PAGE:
By Oliver Lyttelton | The Playlist August 24, 2012 at 11:56AM
And Five From Across The Pond:
Aside from very brief roles in things like "Love Actually" and "Four Lions," Julia Davis isn't especially well known in the US, but in the UK, she's become one of the most distinctive voices in British comedy, thanks to her collaborations with Steve Coogan, and her own, often dark and bleak creations "Human Remains," "Nighty Night" and "Lizzie And Sarah." She's gone over to Sky for this new show, a six part parody of Bronte-esque period dramas with an all-star cast. The story invovles the shipwreck survivor Helene (rising star Alexandra Roach from "The Iron Lady"), who marries a pastor (Alex MacQueen of "In The Loop") only to clash with his maniacal housekeeper (Davis herself). Familiar faces for UK comedy fans like Rebekah Staton, Alexander Armstrong and Kevin Eldon also feature, the production value looks strong, and between Davis' impeccable track record, and the impressive stuff that Sky have been comissioning recently, this could be a real gem.
When? It starts airing at 10pm on August 27th on Sky Atlantic in the UK. No word on a US airing yet.
Stephen Poliakoff is probably Britain's most lauded TV dramatist, but came unstuck a little with his venture onto the big-screen a few years ago, with the disappointing "Glorious 39." But he's back on TV soon with his first full series "Dancing On The Edge," a five-parter that focuses on a black jazz band in the 1930s, who get caught up in the murder of their singer. And Poliakoff has assembled a tremendous cast for the BBC production, with Chiwetel Ejiofor and Matthew Goode leading things, and John Goodman, Wunmi Mosaku, Jacqueline Bisset, Janet Montgomery, Tom Hughes, Anthony Head, Jane Asher and Mel Smith also involved. A trailer popped up briefly a while ago, and looked like handsome, sterling stuff, and while Poliakoff doesn't hit it out of the park every time, his work is almost never uninteresting.
When? It's been in the can for almost a year, but the BBC haven't yet indicated when they're showing it. Christmas might be a good bet.
It seems that movie stars making a move into TV isn't just a US phenomenon. Even though he's featured in a couple of the biggest hits of the last few years, with "Inception" and "The Dark Knight Rises" (the latter admittedly only briefly), Cillian Murphy is set to topline "Peaky Blinders," a new six-part drama series for the BBC. And he's not the only one migrating from the movies. The show is created by Steven Knight, the screenwriter behind "Eastern Promises" and "Dirty Pretty Things," who recently made his directorial debut on Jason Statham picture "Hummingbird." Murphy will play the dangerous brother of a crime family in Birmingham in 1919 who has to deal with a police chief from Belfast, and a mysterious woman who are both new in town. It sounds somewhere between "Lawless" and "Boardwalk Empire" with a British spin, and Knight's skillset seems particularly well suited to TV drama, so this could be very promising indeed.
When? Shooting starts in September, so likely to air sometime in 2013.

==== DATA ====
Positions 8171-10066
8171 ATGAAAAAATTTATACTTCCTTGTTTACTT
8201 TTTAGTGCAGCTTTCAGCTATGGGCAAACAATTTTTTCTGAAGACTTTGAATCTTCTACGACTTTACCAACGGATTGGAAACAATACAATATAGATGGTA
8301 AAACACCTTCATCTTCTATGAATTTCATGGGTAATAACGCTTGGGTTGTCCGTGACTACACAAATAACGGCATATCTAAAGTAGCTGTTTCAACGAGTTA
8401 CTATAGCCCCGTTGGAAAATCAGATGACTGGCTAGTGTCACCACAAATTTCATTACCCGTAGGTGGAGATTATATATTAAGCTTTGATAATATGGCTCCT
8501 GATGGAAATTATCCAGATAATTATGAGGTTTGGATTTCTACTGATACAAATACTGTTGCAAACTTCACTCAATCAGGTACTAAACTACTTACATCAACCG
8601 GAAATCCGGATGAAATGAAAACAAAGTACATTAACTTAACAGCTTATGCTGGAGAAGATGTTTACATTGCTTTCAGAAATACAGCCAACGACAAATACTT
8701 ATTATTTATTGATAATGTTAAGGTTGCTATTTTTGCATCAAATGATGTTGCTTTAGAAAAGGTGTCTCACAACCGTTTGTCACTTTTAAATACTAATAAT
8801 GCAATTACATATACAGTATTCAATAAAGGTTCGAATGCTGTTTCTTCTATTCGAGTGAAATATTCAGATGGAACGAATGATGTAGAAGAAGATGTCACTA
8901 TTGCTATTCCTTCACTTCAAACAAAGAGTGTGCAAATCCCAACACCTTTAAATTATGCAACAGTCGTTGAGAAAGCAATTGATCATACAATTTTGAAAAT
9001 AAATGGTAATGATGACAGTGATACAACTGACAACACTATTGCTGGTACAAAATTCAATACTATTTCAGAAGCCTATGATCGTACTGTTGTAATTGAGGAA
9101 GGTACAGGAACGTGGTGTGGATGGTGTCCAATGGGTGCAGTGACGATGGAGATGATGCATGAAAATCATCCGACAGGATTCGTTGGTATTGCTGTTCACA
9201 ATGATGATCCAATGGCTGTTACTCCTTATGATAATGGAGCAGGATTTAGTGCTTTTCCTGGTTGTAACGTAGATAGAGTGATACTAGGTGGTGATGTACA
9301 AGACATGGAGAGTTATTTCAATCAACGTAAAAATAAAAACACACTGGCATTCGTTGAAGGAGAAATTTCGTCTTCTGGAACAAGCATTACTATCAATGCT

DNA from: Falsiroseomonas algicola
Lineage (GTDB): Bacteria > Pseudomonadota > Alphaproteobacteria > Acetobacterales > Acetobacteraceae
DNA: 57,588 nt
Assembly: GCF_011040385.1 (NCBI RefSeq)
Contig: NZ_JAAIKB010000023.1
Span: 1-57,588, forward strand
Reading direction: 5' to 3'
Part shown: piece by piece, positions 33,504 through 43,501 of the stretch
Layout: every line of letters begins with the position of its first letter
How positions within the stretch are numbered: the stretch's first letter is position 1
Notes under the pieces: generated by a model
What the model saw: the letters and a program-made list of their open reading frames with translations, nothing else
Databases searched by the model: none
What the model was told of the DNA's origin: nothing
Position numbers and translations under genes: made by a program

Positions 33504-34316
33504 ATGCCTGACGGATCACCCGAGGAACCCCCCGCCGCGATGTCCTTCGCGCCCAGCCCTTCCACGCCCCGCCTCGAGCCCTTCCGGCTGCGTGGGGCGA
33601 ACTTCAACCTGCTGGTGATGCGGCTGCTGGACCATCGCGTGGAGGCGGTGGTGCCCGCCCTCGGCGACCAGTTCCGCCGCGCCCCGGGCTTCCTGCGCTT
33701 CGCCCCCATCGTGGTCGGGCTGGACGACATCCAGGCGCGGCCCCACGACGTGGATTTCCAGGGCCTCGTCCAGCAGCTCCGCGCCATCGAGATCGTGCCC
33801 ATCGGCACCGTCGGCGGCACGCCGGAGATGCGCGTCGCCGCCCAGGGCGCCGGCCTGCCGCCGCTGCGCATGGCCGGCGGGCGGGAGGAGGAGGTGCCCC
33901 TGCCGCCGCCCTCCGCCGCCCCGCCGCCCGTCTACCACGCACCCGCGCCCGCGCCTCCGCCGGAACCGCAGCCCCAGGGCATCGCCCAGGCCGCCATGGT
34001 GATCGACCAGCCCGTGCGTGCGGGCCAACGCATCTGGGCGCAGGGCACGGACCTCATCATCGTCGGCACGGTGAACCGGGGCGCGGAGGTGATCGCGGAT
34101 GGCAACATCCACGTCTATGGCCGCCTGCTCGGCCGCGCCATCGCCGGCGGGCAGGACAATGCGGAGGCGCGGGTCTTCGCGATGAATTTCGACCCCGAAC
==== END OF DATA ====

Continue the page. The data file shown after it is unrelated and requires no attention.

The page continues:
Despite many amazing performances, from his Cannes-winning turn in "My Name Is Joe" to last year's "Tyrannosaur," Scottish actor Peter Mullan isn't necessarily an actor who's had a lot of chances to carry things, particularly on the small screen, but that could change when he headlines Channel 4 drama "The Fear" later in the year. Penned by "Wallander" writer Richard Cottan, and directed by Michael Samuels ("Any Human Heart"), the series sees Mullan play a Brighton crime boss diagnosed with early onset dementia, just as Albanian mobsters try to muscle in on his territory. It's a dramatic, "King Lear"-like premise, and the supporting cast, including Paul Nicholls and "Game Of Thrones" star Harry Lloyd as his sons, and Richard E Grant as an old enemy, is very promising.
When? Shooting is currently underway, so perhaps by the end of the year, or in 2013.
Dennis Kelly isn't yet a household name, as far as writers go, but he's certainly one to keep an eye on. The playwright, who co-wrote excellent sitcom "Pulling," won acclaim for writing hit musical "Matilda," and this new TV series that he's created sounds extremely promising. Revolving around four strangers who find themselves with fragments of a mysterious and legendary graphic novel, and are forced to go on the run from a powerful conspiracy, Channel 4 have put together an outstanding ensemble cast, including Alexandra Roach ("The Iron Lady"), Paul Higgins ("In The Loop"), Nathan Stewart-Jarrett ("Misfits"), Neil Maskell & Michael Smiley ("Kill List"), James Fox ("Performance"), Simon McBurney ("Tinker Tailor Soldier Spy") and Geraldine James ("Sherlock Holmes"). Kelly is a tremendous talent, and with "The Crimson Petal And White" director Marc Munden at the helm, this could be something very special indeed.
When? Filming is just getting going now, so keep an eye out in 2013.
Honorable Mentions: After a few years of lagging behind, things are looking more promising than they have for a long time in British TV. The BBC are soon to offer up conspiracy thriller "Hunted," starring Melissa George and Stephen Dillane, from "X-Files" writer Frank Spotnitz," as well as period procedural "Ripper Street," starring Matthew MacFayden, Jerome Flynn and MyAnna Buring. On Sky, Marton Csokas stars as Spanish detective Falcon, with Hayley Attwell and Bernard Hill in support, while Chris O'Dowd created and starred in the upcoming comedy "Moone Boy," about a young boy with an imaginary friend. Finally, ITV are offering up the ten-part "Mr. Selfridge," starring Jeremy Piven as an American department store magnate in London.